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U.S. government healthcare IT plans hinge on Open Data

Kenneth Corbin | Sept. 24, 2013
Health and Human Services CTO sees big future in big health data as the government looks to expand its repository of publicly available, machine-readable data sets.

Instead, in the spirit of Obama's directive on machine-readable data, Sivak and his team are encouraging healthcare workers and researchers both within and outside the federal government to adopt common, developer-friendly formats for the new data sets they create. Additionally, the tech team at HHS behind HealthData.gov is working to convert older data sets into a machine-readable format as they come online and are available for download.

"The problem is that it's not really useful if it's not in a usable format, so one of the things that we're also focused on is what we call data liquidity. What we want to do is we want to increase the connectibility and the use of health data, and I think this is where technology can help us out quite a bit," he said.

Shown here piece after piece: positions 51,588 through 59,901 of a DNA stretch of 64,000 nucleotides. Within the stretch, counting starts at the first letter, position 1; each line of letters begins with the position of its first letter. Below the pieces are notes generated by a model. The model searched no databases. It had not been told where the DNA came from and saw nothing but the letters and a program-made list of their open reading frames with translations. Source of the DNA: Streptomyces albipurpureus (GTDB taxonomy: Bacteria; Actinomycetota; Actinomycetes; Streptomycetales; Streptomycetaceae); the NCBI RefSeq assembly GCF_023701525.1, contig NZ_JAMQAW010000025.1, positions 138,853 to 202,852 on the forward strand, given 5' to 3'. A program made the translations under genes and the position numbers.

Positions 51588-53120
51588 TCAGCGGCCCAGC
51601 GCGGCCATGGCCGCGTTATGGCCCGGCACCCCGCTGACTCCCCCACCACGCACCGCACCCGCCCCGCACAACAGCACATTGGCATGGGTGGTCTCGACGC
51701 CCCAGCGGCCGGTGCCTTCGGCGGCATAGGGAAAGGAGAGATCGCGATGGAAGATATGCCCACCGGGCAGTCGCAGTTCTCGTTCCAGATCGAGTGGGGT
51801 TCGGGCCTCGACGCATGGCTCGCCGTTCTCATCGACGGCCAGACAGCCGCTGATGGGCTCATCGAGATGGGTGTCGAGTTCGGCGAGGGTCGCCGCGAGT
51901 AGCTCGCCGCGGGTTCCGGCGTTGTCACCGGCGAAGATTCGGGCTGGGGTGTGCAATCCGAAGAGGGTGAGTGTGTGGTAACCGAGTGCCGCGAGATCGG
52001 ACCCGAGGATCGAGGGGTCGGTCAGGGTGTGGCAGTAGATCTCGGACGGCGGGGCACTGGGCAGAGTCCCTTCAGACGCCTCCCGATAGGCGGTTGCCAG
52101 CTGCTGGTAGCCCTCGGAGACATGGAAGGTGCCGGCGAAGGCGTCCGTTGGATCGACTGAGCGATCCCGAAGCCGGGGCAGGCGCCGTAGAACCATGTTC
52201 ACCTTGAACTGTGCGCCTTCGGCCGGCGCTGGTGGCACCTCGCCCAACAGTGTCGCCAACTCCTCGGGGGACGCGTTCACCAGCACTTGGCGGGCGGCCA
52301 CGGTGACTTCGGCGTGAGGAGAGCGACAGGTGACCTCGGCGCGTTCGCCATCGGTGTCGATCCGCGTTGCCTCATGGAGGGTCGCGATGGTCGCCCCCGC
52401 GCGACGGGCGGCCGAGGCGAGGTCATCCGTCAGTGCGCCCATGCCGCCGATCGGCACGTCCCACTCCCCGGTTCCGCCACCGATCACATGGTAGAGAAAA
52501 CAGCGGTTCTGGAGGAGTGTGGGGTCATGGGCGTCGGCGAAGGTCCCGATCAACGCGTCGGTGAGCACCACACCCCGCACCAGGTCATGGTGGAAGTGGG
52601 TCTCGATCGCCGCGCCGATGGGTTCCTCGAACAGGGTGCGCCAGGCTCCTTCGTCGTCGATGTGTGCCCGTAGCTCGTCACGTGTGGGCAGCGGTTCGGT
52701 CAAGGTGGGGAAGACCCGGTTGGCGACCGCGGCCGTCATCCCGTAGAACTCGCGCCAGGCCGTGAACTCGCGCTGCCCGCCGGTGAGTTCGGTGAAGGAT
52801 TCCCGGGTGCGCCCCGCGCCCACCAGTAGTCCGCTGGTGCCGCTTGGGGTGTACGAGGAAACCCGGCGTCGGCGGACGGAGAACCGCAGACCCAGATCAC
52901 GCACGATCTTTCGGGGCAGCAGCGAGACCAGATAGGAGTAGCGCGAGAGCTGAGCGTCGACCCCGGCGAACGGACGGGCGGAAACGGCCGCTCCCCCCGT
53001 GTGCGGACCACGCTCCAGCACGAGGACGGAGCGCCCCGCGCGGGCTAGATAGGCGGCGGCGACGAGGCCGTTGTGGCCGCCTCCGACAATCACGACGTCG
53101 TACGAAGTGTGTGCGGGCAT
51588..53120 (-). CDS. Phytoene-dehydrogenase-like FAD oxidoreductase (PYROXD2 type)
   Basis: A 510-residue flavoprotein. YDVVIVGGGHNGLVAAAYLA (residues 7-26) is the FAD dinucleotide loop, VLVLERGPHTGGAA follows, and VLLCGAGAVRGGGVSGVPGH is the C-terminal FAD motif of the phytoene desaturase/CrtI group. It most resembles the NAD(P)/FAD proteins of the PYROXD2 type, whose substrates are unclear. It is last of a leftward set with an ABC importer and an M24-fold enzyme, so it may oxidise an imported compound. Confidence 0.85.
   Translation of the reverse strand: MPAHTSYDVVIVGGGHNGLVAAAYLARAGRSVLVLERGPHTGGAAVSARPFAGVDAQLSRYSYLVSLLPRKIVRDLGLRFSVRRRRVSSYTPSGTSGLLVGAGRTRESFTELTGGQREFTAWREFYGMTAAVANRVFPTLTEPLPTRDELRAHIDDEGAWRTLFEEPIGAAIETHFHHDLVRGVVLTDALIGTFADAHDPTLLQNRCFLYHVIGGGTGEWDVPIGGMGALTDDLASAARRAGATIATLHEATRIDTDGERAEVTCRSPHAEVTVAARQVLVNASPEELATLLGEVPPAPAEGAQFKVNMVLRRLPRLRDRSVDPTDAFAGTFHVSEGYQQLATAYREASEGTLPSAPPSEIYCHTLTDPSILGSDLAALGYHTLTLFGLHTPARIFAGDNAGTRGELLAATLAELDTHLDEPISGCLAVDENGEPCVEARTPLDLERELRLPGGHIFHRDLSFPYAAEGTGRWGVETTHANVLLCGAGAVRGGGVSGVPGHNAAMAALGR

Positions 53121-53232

"What we want to do is we want to encourage people to build data in formats such as XML or machine-readable formats. Maybe even better put application programming interfaces on top of those data sets so developers, when they write applications, they don't even have to suck that data in," Sivak said.

"All they have to do is make a functional call to a server or to an application that already exists out there and get the data in real time. That way they don't have to worry about updating it. They don't have to worry about what format it's in. It's just very, very simple to use."

Going Beyond Feds for Data
In its bid to expand HealthData.gov into a centralized hub of health data, HHS is hoping to attract data sets from outside the federal government. Already, the site includes 61 data sets from New York State, but Sivak sees that only as a start.

Last Thursday, he put out an open call for health data from other state agencies and members of the private sector, noting that the submission of a data set to the HHS catalog only expands its visibility, and does not entail any transfer of ownership.

"We don't ingest them. We just basically create a pointer to them, right, so people will always get pointed back that original location of where the data is," Sivak said. "But think of that — if we could have a massive catalog of all of the health data that's available out there in one place, that's a great resource for anybody who's trying to do anything with this ecosystem."

 

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